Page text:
Summary: I can’t be a child of God If I’m comfortable with my sin
On January 7, 2016, Pope Francis released this video.
[Show “Pope Francis' prayer intentions for January 2016” video]
My purpose in showing this video is not to bash the Pope or Roman Catholics, but to call your attention to a statement that he made in the middle of that video that is commonly heard in our culture today:
“We are all children of God”
We hear that quite often don’t we? It sounds good. After all wouldn’t it be great if all humanity was all one big family with the same father?
Just one problem. As we’ll see this morning, that statement just isn’t true.
While it is true that all humans are God’s creation and that we belong to Him because we were made by Him and for Him, we are not all His children. Yes, God loves all people. In fact, He loved them enough that while we were all still dead in our sins, God sent His Son to this earth to die for them. But that does not mean that we are all His sons and daughters.
That fact has nothing to do with our religion. Whether we claim to be Buddhist, or Jewish or Muslim or Christian does not determine whether we are God’s children. In fact, as we’ll see this morning, even many who claim to be Christians and say they believe in Jesus are not God’s children. That is because…
I can’t be a child of God
If I’m comfortable with my sin
I know some of you are probably already thinking that this message doesn’t apply to you because you would never be comfortable with your sin. But I would suggest that is a lot easier to do than we might think.
Here is how I most often hear that idea expressed: “After all, God made me the way I am. So He understands my anger, my lust, my greed, my envy, my gossip – insert whatever other sin you might be struggling with here. So I’m just acting in a manner that is consistent with the way God made me. So that can’t really be sin for me, right?”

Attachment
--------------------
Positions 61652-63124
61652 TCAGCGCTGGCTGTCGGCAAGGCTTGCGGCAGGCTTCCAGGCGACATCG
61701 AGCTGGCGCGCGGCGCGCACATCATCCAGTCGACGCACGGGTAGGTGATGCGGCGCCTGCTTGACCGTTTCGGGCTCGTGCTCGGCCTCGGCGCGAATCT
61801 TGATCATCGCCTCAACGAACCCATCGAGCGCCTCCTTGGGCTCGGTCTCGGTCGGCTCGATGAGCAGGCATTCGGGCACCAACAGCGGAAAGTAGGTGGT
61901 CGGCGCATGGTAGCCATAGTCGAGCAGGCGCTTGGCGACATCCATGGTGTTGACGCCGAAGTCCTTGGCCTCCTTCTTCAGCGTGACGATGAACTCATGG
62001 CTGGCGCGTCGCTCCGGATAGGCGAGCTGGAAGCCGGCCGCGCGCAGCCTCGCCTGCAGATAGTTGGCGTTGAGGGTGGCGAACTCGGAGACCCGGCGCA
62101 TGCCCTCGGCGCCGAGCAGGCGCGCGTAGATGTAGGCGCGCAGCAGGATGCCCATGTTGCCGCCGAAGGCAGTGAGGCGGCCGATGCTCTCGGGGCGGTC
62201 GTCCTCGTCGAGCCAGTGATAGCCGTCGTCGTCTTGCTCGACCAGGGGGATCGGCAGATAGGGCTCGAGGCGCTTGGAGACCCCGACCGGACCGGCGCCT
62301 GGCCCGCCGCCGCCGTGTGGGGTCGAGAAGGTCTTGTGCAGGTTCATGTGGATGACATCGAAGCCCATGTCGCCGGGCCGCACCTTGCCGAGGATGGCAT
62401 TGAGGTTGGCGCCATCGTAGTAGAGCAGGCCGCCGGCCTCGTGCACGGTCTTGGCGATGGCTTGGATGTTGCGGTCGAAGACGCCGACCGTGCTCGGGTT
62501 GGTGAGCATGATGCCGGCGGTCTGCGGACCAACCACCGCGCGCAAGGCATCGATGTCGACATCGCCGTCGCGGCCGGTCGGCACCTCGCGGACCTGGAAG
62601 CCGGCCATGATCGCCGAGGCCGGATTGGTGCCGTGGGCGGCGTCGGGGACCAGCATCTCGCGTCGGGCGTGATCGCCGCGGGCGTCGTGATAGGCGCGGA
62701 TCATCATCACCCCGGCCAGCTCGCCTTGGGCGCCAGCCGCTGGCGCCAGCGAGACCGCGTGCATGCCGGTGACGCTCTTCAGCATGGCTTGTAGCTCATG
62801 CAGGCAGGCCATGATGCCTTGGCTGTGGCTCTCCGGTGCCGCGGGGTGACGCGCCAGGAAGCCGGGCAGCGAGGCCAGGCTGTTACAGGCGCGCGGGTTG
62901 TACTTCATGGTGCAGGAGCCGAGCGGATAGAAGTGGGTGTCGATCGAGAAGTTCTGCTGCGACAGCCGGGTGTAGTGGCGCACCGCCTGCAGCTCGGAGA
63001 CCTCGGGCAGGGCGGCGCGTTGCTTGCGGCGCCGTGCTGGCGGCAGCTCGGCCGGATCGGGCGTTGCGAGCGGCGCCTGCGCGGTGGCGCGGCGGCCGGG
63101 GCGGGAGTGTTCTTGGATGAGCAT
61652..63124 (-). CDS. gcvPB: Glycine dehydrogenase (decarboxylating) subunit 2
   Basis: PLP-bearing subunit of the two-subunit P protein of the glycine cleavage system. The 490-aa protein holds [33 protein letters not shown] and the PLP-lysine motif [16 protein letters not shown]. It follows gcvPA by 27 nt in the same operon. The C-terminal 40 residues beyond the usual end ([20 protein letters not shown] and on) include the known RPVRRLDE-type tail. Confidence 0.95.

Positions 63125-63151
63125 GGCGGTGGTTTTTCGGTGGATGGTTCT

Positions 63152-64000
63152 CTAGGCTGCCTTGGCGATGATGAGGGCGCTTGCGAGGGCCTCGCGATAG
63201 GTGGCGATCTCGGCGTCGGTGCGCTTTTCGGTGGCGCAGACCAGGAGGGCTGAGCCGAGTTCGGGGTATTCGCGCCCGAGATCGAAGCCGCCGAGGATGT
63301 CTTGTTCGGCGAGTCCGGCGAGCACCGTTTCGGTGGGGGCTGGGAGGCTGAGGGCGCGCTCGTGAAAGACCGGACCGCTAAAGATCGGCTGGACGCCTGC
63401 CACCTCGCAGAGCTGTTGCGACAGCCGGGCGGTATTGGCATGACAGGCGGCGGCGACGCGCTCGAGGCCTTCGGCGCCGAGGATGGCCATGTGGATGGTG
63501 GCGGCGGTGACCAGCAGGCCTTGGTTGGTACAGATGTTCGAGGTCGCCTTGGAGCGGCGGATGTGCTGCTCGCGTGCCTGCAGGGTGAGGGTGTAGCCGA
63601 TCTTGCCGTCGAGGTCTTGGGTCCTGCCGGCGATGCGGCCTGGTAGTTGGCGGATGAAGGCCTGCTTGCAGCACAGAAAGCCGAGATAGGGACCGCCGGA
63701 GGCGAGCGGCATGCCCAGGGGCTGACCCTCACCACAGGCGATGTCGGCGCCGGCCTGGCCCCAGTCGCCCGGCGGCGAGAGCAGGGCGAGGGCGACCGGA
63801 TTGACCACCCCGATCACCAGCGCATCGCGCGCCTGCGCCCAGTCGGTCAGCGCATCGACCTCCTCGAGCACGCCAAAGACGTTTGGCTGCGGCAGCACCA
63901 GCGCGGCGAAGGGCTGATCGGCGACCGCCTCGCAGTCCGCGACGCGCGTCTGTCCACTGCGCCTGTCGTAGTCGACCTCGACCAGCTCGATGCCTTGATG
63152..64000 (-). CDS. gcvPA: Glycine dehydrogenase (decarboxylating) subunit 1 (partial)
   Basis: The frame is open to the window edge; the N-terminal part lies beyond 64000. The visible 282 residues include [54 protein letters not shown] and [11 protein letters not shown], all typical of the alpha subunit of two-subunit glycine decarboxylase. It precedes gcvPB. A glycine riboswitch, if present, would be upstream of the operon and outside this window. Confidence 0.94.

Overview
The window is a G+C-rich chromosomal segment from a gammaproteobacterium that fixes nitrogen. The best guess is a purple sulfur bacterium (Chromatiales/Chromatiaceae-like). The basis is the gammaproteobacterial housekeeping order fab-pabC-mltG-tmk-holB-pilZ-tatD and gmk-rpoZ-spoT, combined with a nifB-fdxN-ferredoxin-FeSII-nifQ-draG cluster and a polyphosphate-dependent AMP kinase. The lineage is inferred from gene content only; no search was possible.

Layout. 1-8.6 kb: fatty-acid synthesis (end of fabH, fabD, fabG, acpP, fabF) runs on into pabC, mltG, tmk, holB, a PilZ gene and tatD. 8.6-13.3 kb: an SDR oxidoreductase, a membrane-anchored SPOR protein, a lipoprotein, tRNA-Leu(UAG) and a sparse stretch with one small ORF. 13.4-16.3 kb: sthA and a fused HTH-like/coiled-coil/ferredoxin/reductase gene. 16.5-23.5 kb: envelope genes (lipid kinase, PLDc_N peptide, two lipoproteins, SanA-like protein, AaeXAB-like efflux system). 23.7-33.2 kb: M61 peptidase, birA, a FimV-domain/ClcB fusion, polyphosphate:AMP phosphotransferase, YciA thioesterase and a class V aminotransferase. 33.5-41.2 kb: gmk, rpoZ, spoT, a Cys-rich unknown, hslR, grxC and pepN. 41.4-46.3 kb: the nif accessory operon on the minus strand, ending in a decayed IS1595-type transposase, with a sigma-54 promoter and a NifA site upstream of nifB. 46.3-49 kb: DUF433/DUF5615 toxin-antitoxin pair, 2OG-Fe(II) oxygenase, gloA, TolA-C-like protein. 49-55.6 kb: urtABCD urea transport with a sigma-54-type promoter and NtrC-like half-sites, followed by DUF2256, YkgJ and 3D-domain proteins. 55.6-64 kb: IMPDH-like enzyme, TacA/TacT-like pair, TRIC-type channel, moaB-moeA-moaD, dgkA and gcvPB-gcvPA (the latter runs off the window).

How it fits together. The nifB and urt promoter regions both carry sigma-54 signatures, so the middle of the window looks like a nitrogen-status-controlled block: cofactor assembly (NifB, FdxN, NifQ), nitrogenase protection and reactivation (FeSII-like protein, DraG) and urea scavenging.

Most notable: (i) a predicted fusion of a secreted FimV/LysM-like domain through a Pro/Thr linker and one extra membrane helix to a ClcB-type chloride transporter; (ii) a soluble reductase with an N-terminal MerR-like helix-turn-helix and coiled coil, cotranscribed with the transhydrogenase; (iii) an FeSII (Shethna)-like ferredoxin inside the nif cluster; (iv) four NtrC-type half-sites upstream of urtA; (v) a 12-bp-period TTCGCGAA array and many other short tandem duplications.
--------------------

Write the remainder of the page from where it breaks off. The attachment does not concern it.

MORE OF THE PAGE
My purpose this morning is not to get you to doubt your salvation. We’ve probably all thought something along those lines or otherwise been comfortable with some sin in our lives on occasion. But on the other hand, if that kind of thinking has become a lifestyle, then God’s Word does have a very serious warning for you this morning.
And even if you can honestly say that you have never been comfortable with sin in your life, we’re going to learn some really practical ways to allow the Holy Spirit to help us deal with our sin. So this message is relevant for all of us.
We last left off in our study of the book of Romans in November 2016, right in the middle of chapter 8, which probably wasn’t the best planning on my part. So before we jump into today’s passage, let me take a few minutes to review what we learned in the first part of that chapter nearly 2 years ago.
An overview of Romans 8:
1. The key idea is “no condemnation”.
This chapter begins with the idea that there is no condemnation for those in Christ Jesus and then Paul closes the chapter beginning in verse 34, with that same idea again when he writes ”Who is to condemn?”
2. Although all three persons of the triune God – Father, Son and Holy Spirit – are involved in the work described in this chapter, the Holy Spirit is emphasized.
The Holy Spirit is mentioned 18 times in this chapter – more than any other chapter in the Bible.
3. Although this chapter is full of exhortation, there is not one command in the chapter.
Paul is primarily giving us statements of truth here, not giving us commands about things we are to do. And here is the primary truth we find in this chapter:
Jesus condemned my sin
so my sin won’t condemn me
That means that if I’m “all in for Jesus” I can know for sure:
1. My past sins are not fatal
2. My current struggles are not God’s punishment
3. My future status is not in doubt
If I am not “all in” for Jesus
then Jesus is not in me at all
There is no middle ground. Either I’m all in for Jesus and the Holy Sprit dwells in me and I live in the Spirit and set my mind on the things of the Spirit, or I am not all in for Jesus and the Holy Spirit does not dwell in me and I therefore set my mind on the things of the flesh.